The providers caring for patients with LBP are diverse, and the list includes primary care physicians, surgeons, physiatrists, anesthesiologists, chiropractors, and osteopathic and pain management specialists. These practitioners, with different training and backgrounds, employ dissimilar treatments for analogous LBP conditions (6). This entrenched treatment variability is augmented when patients, dissatisfied with their care, without satisfactory explanation of symptoms and specific treatment plan, seek multiple opinions (5). The selection of some patients for specific treatments and others for symptomatic management, based solely on subjective clinical criteria, can also be approximate (8). Interestingly, many patients with “specific disorders”, including several traumatic, neoplastic, inflammatory, and metabolic conditions, are ultimately merely monitored, and treated symptomatically (13). Therefore, the choices of care following the current methodology may be arbitrary and these preferences can be readily swayed, for example, by the extensive publicity of the regularly introduced “novel” interventions that are generally exorbitant, invasive, and not veritably tested (5).

Overall, the current practice of cataloguing patients with LBP to specific and non-specific groups may lack significant diagnostic, prognostic, and therapeutic value. Moreover, in addition to the heightened patient dissatisfaction and the unhindered progression of certain conditions, this approach can promote inconsistent, ineffective, invasive, and repetitive care with higher costs and morbidity. Remarkably, with the specific disorders comprising less than 10%, most patients with LBP are subject to this predicament. Consequently, an alternative strategy, based on firm scientific understanding of these disorders, is warranted to standardize patient management, improve outcomes, and reduce the overall costs and prevalence of LBP.

3.3. Review of Conditions Causing Low Back Pain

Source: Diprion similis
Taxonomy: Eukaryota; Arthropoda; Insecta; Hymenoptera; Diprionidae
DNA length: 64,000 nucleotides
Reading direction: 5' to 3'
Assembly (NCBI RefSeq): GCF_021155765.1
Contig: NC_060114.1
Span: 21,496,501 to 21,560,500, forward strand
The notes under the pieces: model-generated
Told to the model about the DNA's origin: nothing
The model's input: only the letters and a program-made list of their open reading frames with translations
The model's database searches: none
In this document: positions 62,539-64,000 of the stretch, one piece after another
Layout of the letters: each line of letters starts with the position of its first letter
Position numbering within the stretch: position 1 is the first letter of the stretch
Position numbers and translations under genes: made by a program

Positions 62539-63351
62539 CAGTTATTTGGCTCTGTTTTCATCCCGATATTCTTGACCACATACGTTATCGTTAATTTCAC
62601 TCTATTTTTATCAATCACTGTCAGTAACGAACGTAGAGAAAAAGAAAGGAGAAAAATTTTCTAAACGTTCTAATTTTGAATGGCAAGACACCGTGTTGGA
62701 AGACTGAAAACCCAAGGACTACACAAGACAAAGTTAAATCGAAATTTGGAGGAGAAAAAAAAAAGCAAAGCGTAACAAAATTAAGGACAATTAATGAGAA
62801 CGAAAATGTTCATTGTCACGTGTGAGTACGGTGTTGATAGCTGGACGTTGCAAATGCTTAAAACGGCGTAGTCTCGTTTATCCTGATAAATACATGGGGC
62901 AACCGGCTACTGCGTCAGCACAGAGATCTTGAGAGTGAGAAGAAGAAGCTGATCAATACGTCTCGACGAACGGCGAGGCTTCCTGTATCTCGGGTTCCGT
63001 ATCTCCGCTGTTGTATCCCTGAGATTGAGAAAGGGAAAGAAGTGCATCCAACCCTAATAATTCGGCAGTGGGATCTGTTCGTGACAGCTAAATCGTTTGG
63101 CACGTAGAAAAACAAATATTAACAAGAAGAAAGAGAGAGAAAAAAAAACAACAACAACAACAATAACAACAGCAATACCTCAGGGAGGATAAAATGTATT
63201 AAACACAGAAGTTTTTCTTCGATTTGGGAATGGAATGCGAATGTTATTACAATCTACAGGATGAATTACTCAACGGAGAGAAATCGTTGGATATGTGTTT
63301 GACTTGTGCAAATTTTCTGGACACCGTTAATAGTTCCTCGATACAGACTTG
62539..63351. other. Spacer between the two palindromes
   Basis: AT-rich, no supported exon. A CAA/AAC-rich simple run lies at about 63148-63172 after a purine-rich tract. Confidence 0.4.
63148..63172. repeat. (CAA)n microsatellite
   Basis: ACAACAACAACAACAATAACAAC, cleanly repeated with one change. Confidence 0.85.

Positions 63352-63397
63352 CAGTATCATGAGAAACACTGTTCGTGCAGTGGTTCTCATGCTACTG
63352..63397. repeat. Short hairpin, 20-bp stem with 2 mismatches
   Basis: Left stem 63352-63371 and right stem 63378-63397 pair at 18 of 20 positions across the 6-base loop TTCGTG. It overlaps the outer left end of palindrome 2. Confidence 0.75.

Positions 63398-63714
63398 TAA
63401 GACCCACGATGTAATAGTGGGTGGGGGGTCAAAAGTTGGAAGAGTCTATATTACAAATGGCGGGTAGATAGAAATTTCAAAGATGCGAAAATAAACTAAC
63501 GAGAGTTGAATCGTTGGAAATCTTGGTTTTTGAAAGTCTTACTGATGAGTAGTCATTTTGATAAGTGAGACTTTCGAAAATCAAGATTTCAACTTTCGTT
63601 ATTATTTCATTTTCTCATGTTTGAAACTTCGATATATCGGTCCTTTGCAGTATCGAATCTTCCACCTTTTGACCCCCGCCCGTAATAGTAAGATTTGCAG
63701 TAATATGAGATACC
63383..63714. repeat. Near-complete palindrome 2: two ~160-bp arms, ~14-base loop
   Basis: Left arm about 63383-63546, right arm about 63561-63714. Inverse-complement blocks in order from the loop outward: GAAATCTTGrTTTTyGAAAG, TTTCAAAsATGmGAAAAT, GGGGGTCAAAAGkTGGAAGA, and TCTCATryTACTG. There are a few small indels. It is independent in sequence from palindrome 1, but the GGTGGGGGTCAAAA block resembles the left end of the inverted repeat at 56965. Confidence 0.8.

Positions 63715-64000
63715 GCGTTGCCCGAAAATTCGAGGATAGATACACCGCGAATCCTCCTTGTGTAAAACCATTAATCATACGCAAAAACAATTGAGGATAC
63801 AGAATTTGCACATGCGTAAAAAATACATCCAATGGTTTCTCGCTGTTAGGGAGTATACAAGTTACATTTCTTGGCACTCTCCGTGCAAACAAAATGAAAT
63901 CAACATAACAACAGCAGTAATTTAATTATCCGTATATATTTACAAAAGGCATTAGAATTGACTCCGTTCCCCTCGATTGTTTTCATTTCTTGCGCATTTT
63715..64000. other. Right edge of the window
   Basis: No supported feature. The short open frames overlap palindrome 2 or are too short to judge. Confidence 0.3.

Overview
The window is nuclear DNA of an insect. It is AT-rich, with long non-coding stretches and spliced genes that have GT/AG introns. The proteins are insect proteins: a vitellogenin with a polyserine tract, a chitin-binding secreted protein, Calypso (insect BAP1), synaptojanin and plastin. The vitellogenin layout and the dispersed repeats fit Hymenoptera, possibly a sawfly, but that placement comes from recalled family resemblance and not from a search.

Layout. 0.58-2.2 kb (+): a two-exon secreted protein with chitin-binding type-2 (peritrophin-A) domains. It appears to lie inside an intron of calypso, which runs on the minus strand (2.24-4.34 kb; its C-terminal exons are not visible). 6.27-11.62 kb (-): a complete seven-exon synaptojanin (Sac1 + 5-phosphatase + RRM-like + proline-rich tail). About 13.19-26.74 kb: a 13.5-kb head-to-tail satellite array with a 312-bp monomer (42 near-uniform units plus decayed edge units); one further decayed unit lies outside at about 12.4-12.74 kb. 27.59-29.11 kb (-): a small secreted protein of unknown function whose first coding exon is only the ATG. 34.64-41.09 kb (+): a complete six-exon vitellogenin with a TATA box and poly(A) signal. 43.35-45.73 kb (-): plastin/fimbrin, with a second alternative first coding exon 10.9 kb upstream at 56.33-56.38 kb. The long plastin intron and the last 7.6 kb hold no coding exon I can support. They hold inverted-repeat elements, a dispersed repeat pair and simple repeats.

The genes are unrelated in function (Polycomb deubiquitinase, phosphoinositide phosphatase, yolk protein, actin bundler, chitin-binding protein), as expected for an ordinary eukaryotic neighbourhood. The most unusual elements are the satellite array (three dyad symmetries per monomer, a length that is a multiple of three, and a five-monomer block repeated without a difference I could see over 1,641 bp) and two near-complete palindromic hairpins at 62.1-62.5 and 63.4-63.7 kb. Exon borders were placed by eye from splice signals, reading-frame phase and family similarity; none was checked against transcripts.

To propose substantive recommendations for management of LBP, the extensive array of conditions causing it must be abridged and defined clearly. Specifically, the myriad non-specific disorders require an improved taxonomic system. Accordingly, the seemingly disparate non-specific LBP disorders can be confined, based on their shared characteristics, to just four distinct groups: (1) LBP syndromes linked to dysfunction of the IVDs; (2) soft tissue LBP syndromes; (3) pain originating from the sacroiliac joint complexes, and (4) psychosocial phenomena confounding the LBP.

3.3.1. Low Back Pain Syndromes Linked to Dysfunction of the Intervertebral Discs

Several, overtly unrelated LBP syndromes can be linked directly to dysfunction of the IVDs (14). To highlight this relationship as well as to elucidate these LBP syndromes further, the unique characteristics of lumbar IVDs, and the effects of their dysfunction on the various spinal and paraspinal structures must be examined. Biology of Lumbar Intervertebral Discs

Lumbar IVD is a doughnut shaped structure interposed between the adjoining vertebral bodies. It is comprised of an outer rim, the annular fibroses (AF), and the central nucleus pulposus (NP). Both the AF and the NP are sparsely populated by cells, interspersed within ample intercellular matrix. Biophysical properties of the disc, that is, its elasticity and compressibility, depends on its matrix composition. The AF is firm in texture due to its dense matrix of interlacing collagen fibers, while the NP is jelly-like from its high matrix water and proteoglycan content (15). IVDs are highly plastic and collectively give the spine its omnidirectional range of motion. Yet, the NP conserves its height and maintains the critical gap between the adjoining vertebrae. Explicitly, the incompressible fluid (water) content of the NP, retained by the osmotic pressure generated by its proteoglycan macromolecules, dispels the axial loads as lateral stretch of the tensile AF collagen fibers (Figure 1) (16). A well hydrated NP, therefore, is integral to dissipating the immense axial loads from the contiguous structure, including the AF, facet joints, and the adjoining muscles and ligaments (17-19). The matrix composition of the disc, and hence its biophysical properties, are maintained by the anabolic activities of the disc cells and the catalytic actions of Matrix Metalloproteases (20, 21). Peculiarly, metabolic demands within the disc are met almost exclusively by intricate diffusion mechanisms, supported by complex pressure dynamics, as healthy IVDs are fundamentally avascular (16, 22).